Guatemala: Volcanic eruptions are commonplace
I have embarked upon a new adventure this Spring Break to a country I have never been to, but one I have read much about. At this very moment I am sitting under the stars on the roof of my hotel in Antigua, Guatemala. Nestled in a small valley, surrounded by active volcanoes, this city was the first official Spanish headquarters/capital during the Colonial Period. Many of the buildings from that time peroid fell prey to the minor eruptions and earthquakes that pervade this volatile landscape, but a few facades remain intact and act as antique frames against the natural backround that envelopes the city. Rugged mountains and unpredictable tectonic activity acted as natural fortifications for the Spanish conquerors and viceroys that governed Central America 500 years ago. Today the people of Antigua have done their best to stay true to the early European architecture and asthetic and because of that many tourists flock here every year to experience Guatemala "lite."
Indeed, for my part, this particular trip has been pretty posh. We have a driver, we get free meals, and we get to see this beautiful place for a whole week. In exchange are goal is to give our time, our love, and our support to some 300 children and families that really need as much as possible of all three. Everyday for the past six days, me and a group of humanitarians armed with donated clothes, soap, and crayons (among other things), have continued the efforts of those before us by travelling into the mountains and playing with the children we find there. We have visted with Guatemalan doctors that donate their expertise everyday to the sick and penniless people of this province. People come from all corners of the mountainsides (when they are able) to seek help and comfort from Dr. Sergio and even my father when he comes around every six months or so.The village depicted in these pictures is called Altotenango. Here live hundreds of families, crunched together in tiny shacks that cascade across the very steep hillside. I definitely needed to actually train myself before attempting to climb even a few hundred yards up the dusty road whereas the locals were hauling everything from freshly pressed textiles to brush leaves upon their backs up and down without breaking a sweat. We came to the village where the children waited for us anxiously. They knew we were coming to sing and play games with them... also we had candy. Every morning they were waiting for us and I made so many precious friends that I find difficult to think of leaving even though tomorrow is technically our last day of work.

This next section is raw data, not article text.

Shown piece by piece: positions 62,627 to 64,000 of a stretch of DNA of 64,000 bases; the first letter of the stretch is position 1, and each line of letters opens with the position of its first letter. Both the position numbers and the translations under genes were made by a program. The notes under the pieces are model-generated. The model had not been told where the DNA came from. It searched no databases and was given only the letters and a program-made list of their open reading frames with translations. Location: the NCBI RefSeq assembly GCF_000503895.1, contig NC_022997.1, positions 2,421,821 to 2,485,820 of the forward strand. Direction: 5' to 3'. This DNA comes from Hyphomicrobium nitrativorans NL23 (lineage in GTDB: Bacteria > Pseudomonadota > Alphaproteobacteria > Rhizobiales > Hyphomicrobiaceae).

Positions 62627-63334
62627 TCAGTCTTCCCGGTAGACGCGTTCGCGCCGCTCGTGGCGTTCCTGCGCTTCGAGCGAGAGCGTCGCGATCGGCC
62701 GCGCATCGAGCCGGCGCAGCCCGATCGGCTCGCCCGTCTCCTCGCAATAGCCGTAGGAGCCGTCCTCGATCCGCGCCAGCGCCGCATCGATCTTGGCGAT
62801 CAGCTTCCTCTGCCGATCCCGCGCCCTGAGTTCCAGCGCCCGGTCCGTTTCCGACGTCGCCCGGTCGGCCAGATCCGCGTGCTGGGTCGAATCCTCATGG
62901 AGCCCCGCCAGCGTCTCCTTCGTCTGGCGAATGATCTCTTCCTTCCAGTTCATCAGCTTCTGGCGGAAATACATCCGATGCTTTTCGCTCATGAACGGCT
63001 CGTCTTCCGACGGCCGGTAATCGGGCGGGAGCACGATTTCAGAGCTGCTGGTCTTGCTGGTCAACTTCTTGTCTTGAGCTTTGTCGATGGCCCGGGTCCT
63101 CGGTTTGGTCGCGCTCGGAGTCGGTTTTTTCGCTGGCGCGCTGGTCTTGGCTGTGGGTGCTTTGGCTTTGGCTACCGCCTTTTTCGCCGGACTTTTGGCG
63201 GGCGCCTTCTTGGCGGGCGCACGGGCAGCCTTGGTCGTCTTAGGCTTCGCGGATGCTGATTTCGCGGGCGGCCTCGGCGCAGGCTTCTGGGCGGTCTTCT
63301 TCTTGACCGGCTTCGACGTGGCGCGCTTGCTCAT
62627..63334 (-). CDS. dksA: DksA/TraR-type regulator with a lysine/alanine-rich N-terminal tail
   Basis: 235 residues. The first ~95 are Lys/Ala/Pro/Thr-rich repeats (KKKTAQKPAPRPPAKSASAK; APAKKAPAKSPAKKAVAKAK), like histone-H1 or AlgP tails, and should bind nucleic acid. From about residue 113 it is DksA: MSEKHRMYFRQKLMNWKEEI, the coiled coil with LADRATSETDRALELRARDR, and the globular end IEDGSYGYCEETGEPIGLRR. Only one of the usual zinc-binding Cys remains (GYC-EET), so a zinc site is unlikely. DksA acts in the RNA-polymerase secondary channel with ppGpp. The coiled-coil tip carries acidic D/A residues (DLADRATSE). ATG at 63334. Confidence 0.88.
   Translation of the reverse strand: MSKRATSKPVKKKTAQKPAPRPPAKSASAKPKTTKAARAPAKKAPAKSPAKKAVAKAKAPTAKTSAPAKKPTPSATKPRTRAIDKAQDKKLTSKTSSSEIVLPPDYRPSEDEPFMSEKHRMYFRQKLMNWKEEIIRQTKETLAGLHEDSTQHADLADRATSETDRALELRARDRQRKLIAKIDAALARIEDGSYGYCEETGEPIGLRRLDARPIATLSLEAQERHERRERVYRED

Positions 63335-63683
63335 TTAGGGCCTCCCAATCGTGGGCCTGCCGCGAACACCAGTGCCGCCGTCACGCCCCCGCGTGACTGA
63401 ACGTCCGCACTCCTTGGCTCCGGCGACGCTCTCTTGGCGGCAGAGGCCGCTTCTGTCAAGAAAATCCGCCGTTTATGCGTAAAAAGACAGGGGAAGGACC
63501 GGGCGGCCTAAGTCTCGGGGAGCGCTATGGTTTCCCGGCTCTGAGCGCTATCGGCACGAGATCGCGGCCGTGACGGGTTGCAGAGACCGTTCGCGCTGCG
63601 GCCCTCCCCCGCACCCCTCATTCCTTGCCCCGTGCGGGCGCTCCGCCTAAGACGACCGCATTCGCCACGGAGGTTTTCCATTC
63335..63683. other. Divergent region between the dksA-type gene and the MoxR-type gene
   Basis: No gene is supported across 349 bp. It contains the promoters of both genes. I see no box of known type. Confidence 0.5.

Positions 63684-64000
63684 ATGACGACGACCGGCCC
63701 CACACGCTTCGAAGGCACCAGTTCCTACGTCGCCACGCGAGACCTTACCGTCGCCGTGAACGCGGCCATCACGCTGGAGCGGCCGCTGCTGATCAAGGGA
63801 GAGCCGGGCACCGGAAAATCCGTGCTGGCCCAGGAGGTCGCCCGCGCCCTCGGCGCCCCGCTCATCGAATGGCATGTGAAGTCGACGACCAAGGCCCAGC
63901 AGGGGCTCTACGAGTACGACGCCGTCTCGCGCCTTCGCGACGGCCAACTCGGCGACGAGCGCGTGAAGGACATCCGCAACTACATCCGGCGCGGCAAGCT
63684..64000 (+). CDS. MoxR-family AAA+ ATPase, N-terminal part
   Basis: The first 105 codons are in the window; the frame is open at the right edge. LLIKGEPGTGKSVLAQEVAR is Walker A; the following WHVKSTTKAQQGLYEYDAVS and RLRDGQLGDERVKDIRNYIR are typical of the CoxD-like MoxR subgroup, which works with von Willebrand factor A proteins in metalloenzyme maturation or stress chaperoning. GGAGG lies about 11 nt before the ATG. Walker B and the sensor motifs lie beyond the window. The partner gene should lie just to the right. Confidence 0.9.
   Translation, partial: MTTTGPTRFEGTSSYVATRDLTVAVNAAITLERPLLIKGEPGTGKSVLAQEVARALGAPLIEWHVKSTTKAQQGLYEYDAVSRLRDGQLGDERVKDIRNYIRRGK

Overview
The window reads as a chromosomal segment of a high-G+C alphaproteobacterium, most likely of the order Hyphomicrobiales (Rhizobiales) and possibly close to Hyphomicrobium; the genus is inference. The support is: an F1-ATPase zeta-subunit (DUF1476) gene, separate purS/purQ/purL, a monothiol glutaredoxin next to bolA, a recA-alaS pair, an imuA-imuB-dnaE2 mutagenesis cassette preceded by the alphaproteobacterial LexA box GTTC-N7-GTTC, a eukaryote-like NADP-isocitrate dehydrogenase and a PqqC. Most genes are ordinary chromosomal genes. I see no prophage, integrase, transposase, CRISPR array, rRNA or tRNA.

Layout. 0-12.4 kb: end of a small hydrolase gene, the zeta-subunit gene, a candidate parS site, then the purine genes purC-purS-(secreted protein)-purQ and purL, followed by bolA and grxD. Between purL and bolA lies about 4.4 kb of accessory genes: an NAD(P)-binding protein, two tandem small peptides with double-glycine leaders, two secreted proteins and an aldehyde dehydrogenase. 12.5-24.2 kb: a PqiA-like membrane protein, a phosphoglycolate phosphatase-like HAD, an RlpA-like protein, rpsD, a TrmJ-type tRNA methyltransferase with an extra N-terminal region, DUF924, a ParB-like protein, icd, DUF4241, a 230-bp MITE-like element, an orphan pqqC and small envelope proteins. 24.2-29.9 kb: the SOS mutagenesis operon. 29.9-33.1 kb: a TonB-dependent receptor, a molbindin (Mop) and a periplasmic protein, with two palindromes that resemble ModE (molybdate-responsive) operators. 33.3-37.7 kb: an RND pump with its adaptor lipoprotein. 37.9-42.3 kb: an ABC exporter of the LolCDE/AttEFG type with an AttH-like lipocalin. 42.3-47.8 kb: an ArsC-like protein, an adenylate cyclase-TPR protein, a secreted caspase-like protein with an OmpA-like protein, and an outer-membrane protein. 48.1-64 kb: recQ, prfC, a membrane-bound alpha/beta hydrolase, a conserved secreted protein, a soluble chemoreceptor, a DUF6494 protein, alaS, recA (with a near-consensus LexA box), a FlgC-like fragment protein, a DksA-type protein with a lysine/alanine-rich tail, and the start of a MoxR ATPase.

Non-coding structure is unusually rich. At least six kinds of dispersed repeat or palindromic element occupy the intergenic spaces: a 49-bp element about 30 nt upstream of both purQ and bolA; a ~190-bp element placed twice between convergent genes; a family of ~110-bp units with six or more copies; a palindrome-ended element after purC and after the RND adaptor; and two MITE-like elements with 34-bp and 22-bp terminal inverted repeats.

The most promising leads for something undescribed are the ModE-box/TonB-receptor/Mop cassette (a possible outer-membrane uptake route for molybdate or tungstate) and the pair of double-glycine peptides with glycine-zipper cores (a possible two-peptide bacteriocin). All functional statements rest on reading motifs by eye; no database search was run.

But, Altotenango was not the only place we were expected to be here in Antigua. That story will have to wait until tomorrow. .. That